A thrum of excitement and chatter spreads onboard the Sicilia.
We’ve caught wind that the spotter pilot, employed to improve the skipper’s odds of finding wildlife whilst on tour, has found a baitball. I’m grinning from ear to ear and once again struggling to come to terms with the fact that this is my job and I’m about to photograph the most electrifying thing one can possibly experience in the ocean.
I was lucky enough to work as an underwater photographer for a season on the Ningaloo Reef last year. Located approximately halfway up the coast of Western Australia, this almost 300km long fringing reef is sandwiched between the desolate scrub of the Pilbara and the deep plankton-rich waters of the continental shelf. Ningaloo is an Aboriginal word meaning deep water, and it’s this – combined with its calm shallow bays – that make it one of the best places in the world for photographing marine megafauna.
The skipper gives the call for us to start getting ready – we must be approaching the baitball. I grab my mask and fins, strap my weight belt around my waist and give my camera housing the final once over to check for leaks before taking the plunge. The intoxicating anticipation of what’s to come surges over me as I turn my camera on and do my best to predict the settings needed once I’m in the water.
As we near the epicentre of the action, the skipper cuts the engines and gives me the all clear to quietly enter the water. With the crew onboard pointing in the direction of the action I start to swim towards the writhing mass of life, bubbling and splashing at the surface. As I approach the baitball, the first thing I notice are the glittering scales of not-so-lucky baitfish, shimmering as they slowly make their way down through the water column, the only thing that remains of the madness that unfolded just minutes prior. A couple of large trevally and tuna dart through the glinting scales sucking up any last remains of half-chewed fish. Perplexed, I look back to the boat only to see the skipper and crew forming a big cross with their arms, the industry signal for ‘its over, get back on the boat’. Once back on board we discover that the baitball has reformed just a couple of hundred metres to the south of us so we motor over and try again for round two.
This time we hit the jackpot. As the boat nears we can see the fins of the sharks at the surface, thrashing over each other to get to the small, tightly packed anchovies. As the onboard photographer, it was my job to assess the baitball situation in the water and then give the all clear for guests to hop in. It was those lucky minutes that I woke up for each morning, the narcotic tingle of witnessing sharks the size of small sofas smash through a shimmering murmuration of baitfish, witnessing the food chain in action.
Perhaps the most bizarre thing about witnessing such a spectacular event of nature was the profound lack of noise. Above the water you’ve got a plethora of different seabirds squawking and dive bombing out of the air into the mass of fish below but as soon as you stick your head beneath the water, it goes all but quiet. There are the usual sounds of the sea and the occasional splashes from sharks on the surface, but mostly the chaos unfolds with a bizarre sense of peace.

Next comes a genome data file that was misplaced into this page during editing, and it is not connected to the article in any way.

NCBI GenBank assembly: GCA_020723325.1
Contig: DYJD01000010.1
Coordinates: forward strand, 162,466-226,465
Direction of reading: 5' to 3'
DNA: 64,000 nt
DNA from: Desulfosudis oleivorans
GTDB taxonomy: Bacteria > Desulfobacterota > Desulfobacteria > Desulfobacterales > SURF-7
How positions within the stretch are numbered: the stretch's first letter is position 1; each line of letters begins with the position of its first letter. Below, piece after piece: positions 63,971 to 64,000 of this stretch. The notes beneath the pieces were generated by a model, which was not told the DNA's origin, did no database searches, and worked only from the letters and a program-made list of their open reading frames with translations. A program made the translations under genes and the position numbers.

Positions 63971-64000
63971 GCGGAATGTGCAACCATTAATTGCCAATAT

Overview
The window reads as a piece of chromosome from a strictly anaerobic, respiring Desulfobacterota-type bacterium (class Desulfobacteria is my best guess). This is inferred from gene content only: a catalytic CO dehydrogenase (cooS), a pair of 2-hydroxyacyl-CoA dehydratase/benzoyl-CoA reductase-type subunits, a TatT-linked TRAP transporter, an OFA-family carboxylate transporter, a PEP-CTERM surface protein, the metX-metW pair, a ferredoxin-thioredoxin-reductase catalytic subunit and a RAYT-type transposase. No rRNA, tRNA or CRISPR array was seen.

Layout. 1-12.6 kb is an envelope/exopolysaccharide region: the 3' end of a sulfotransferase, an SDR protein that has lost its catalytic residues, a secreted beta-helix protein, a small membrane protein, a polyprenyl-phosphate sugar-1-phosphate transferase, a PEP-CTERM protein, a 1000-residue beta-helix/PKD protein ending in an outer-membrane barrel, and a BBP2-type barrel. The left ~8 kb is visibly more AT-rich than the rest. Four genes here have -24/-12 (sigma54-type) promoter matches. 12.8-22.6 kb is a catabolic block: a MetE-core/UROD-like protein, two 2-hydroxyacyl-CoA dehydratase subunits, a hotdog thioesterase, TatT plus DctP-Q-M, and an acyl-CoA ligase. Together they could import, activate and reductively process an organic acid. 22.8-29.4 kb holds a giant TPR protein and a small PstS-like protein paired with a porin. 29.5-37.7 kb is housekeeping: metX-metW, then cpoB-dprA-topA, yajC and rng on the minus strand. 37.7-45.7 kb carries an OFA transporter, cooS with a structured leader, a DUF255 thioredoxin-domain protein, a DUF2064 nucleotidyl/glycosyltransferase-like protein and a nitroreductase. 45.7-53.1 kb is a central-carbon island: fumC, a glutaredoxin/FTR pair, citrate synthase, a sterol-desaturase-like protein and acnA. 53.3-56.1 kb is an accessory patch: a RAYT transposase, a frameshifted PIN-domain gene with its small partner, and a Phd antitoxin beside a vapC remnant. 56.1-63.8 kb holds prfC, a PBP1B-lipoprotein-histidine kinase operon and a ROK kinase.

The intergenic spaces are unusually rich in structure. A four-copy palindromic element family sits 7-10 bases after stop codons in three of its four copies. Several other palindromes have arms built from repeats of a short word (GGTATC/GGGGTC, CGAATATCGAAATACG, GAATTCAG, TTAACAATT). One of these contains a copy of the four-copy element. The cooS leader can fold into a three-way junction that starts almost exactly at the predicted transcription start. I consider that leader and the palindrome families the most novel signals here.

Photographing a baitball is a bit like what I would imagine photographing a riot to be like – entirely disorganised and just pure luck if you end up in the right place at the right time. There’s so much happening at once it’s hard to keep track of what’s going on, so simple things like lighting and composition have to become instinctual as soon as you’re amongst the frenzy. I would often film during my initial approach towards a feeding event due to the unpredictability of their duration, and then switch to taking photos once I could be sure that the action would continue.
The tuna work together in a team to tear through the baitball one after another, their persistence and speed matched only by that of the remaining anchovies, all swimming wildly together in the hope that the frenzy would end soon. The sharks seem to be slightly more composed, taking their time to circle around the baitball, often disappearing into it before reappearing suddenly with a burst of speed, shattering the tightly packed fish like a pane of glass, mouths wide open.
For all that we hear about sharks being vicious and mindless killing machines, moments like this prove otherwise. They are entirely aware of my presence in the feeding frenzy but often stop feeding and retreat to a safer distance if I get too close. To me, sharks are similar to untamed dogs – undoubtedly dangerous but also unfazed by our presence, so long as we keep our distance. Every now and then, a larger and more boisterous species will try to bully you away from the scene. Viewing you as competition for the food they often smash into your legs as they swim past. Remaining aware that this behaviour serves as a warning to stay away from their food source, it makes for some pretty phenomenal photography.
Finding baitballs on the Ningaloo can be a fickle pursuit. It’s not as predictable as the South Africa sardine run nor as large, so often it would be a random call on the radio whilst out looking for whale sharks or humpbacks to swim with that would alert us to their presence. Other times they were visible from the boat, with large flocks of different seabirds all gathering over a random patch of ocean, it’s obvious what lays below. I think that’s what made them so exciting to photograph. It was the unknown of each day on the water up there, the chance of stumbling across this magnificent feast that made the waters of the Ningaloo so much more alluring.
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